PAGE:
12 Glory Laps in 12 Hours

12 Glory Laps in 12 Hours
Last February 20th, I hiked and skied 12 laps on Mt. Glory. 19,638 feet climbed with skis on my back and 19,638 feet skied to raise money for Camp To Belong. It's snowing again and I'm ready for the 2nd edition! Click the logo for more info and ways to support camp!

Camp To Belong - Elk Mountain Grand Traverse

Camp To Belong - Elk Mountain Grand Traverse
We're racing the Elk Mtn Grand Traverse this March, a 40 mile ski race across the roof of Colorado in the middle of the night! Click for updates on our training and fundraising progress!

Peaked Sports

Peaked Sports
Driggs, ID

Sunday, June 14, 2009

Next Up: Big Horn 100

Much time has passed since my inaugural 100 mile run a year ago. Much change in the world. Much knowledge gathered. Much fitness gained. Time for anutha hunda. And now I actually feel prepared.

100 milers aren't like 10k's in that if you have a bad race, you can't just give yourself a week or two off and come right back out and have at it again. There's simply too much time, money, and energy invested in an event like this to hack your way through it just to be miserable, risk getting injured and maybe even not finish. If you're gonna do one, and do one right, you need to make sure everything is ready. Races like this typically require months of preparation time and months of recovery time. And because of the length of time required just to finish one, there's a constant long drawn-out mental/physical battle being waged between pace, fluids, food, clothing, physiology, weather, trail surface...etc. It's just as mentally exhausting as it is physically. When I'm out there on the trail, my body is the machine and my brain is the computer analyzing every micrometer of every system, performing a constant sequence of calculations and system checks to ensure everything in and on the machine is operating properly. It is usually what I think about when I'm out there running. Sound boring? Tedious? Monotonous? Maybe so, but it's what I do and I love it. And when my mind is ready to run and my body isn't, I force it to keep running anyway so long as it doesn't break. On the other hand, when my body is ready to run and my mind isn't, as most runners would probably agree, it's usually pretty easy to get myself going. When my body is willing and able to run, I only hope my mind will follow suit.

After a year's experience completing two 100 milers, a handful of 50's, and dozens of runs and races in the 50k range, and after much experimenting with a variety of nutritional substances (all legal!) I've finally honed in on what works and what doesn't. And now I will finally get the chance to put it all to the ultimate test. This is what I've been waiting for. I've been eagerly anticipating this race since last fall, but only a month ago did I realize that I was finally ready. I think it's funny to look back at who I was three years ago when I first began this ultra-running journey and see myself as a young, naive, beginner. Even though I have been running off and on since I was a 5 year old playing soccer and later a teenager running track and then an adult finishing a couple of painful road marathons in my early 20's, I simply didn't know what it took to run ultra-distances properly.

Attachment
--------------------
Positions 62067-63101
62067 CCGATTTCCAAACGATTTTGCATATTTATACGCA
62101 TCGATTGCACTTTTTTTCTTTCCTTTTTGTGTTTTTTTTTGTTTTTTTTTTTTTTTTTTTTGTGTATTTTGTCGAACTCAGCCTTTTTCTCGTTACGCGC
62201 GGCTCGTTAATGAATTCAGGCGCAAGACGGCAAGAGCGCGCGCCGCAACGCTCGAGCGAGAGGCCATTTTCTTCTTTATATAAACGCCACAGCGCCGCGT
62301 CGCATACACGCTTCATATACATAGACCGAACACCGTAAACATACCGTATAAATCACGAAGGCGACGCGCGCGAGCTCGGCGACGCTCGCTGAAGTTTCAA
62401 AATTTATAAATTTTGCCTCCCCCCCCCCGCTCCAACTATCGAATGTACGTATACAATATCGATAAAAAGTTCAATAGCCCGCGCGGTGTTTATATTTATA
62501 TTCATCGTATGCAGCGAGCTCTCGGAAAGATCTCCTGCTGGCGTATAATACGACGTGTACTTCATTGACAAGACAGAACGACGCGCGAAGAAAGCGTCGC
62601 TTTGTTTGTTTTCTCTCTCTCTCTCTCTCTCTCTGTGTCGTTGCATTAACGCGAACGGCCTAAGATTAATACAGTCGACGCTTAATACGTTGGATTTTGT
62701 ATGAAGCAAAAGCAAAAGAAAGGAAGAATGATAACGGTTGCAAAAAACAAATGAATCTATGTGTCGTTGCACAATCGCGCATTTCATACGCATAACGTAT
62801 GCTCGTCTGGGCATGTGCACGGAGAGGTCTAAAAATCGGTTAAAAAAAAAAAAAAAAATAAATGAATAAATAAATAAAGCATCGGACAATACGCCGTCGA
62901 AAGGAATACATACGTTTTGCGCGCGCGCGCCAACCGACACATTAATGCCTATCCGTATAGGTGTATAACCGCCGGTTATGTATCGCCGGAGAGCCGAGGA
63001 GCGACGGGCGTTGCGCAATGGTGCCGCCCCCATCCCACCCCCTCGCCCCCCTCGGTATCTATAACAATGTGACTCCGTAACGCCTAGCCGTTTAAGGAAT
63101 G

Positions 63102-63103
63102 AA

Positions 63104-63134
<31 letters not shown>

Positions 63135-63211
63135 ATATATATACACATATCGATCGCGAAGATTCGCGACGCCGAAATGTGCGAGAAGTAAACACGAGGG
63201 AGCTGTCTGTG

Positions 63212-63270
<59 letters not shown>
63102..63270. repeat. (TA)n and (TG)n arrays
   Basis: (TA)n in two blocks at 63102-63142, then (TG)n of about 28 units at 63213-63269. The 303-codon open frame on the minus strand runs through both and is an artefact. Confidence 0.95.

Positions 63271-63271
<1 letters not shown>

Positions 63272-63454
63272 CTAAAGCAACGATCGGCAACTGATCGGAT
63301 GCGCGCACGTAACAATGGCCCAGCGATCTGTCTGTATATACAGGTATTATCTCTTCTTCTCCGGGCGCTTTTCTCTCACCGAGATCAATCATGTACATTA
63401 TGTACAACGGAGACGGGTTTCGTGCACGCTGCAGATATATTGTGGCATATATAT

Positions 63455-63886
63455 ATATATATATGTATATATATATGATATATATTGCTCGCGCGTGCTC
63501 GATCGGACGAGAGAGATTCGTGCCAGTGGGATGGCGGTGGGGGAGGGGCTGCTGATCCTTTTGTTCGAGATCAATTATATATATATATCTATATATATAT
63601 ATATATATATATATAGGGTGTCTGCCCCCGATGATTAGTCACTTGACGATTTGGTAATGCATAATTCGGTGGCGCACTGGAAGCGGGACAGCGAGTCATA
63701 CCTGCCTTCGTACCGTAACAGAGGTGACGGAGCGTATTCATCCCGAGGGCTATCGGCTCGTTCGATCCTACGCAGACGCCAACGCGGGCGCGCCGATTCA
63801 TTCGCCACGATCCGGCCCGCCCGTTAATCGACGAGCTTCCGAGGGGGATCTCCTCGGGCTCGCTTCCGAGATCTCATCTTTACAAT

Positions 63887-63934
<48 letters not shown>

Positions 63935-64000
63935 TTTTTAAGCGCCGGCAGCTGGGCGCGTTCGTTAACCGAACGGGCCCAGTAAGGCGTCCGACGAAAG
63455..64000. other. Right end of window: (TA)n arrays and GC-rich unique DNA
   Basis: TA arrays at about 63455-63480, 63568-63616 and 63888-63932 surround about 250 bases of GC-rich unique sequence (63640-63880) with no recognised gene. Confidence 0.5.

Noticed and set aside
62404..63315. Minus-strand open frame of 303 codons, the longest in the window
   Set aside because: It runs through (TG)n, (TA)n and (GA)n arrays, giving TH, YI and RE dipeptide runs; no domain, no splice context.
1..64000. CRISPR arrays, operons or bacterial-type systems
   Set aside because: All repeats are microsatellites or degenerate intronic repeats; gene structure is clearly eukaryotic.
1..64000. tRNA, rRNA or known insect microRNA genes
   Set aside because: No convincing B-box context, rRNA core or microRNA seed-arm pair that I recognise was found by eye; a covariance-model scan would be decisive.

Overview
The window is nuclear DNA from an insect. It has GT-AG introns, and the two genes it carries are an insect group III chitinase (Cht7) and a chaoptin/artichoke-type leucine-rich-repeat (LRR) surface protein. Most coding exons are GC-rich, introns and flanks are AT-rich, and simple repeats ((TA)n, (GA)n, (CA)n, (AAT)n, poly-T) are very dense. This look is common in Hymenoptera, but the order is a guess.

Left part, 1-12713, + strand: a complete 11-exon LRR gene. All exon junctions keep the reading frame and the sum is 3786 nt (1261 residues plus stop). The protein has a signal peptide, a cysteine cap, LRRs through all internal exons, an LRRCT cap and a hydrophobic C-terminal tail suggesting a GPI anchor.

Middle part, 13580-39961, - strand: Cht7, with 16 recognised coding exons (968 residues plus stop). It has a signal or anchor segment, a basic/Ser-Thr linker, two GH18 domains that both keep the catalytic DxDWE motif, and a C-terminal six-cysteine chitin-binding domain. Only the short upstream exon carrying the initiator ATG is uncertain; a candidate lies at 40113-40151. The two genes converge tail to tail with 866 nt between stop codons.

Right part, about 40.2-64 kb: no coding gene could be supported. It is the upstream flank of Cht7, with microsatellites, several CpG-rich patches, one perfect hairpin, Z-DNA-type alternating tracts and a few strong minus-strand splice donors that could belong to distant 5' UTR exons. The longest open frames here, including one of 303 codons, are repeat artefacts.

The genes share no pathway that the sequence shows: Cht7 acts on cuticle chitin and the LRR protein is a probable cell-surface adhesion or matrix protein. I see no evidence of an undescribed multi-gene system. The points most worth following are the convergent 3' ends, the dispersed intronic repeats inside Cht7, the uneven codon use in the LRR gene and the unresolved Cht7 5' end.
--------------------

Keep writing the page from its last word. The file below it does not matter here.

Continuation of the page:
I didn't train right. (I have always had a problem with over-training).

I didn't eat right. (Has anyone else ever ran 50 miles consuming an entire package of Pepperidge Farms Oatmeal-Raisin cookies along the way? Or, even better, headed out on an unsupported, high-altitude, 40 mile mountain run carrying 110 oz of Gatorade and two Powerbars? And no water treatment. Come to think of it, I didn't even have a jacket of any kind with me.)

I didn't drink right. (200 oz of Gatorade over 50 miles is ok, isn't it? Let's see, that's approximately 350 grams of sugar. That's 3/4 lb.)

And then, more than any other factors, I just had no interest in changing anything. I don't know why. I just wanted to continue to hack away out there and then wonder what I could have done differently without really wanting to do anything differently. Or maybe I didn't feel capable of it. I don't know. There are parts of me from years past that I don't even recognize now. I'm 31 years old. And I'm only looking back three or four years. At this rate, I can't even try to imagine what my life will look like when I'm 35. But that's a whole other story that I'm going to politely avoid right now.

Point is, I finally feel ready.

This year's Big Horn 100 course returns to it's original route after last year's reroute due to the heavy lingering winter snowpack that was still present around 9,000ft near the customary turnaround point at 50 miles. Apparently, some snow is typical and this year, according to the website, there will be some along that stretch. But I'm happy that we get to do the original course this year. If anything, just to run up the Little Bighorn River Canyon in daylight after running only the lower seven miles of it last year completely in the dark because of last year's rerouted course. This section of trail has been touted as the most "wild and scenic" stretch along the entire 50 mile length. Unfortunately, because of the 11am start on Friday, I will probably only get to see it once on my way out to the turnaround. I expect to reach the turnaround somewhere near 10 hours which would make it 9pm and just getting dark enough to need lights. But ya know? I really don't care. I'm going to enjoy as much as I can anyway.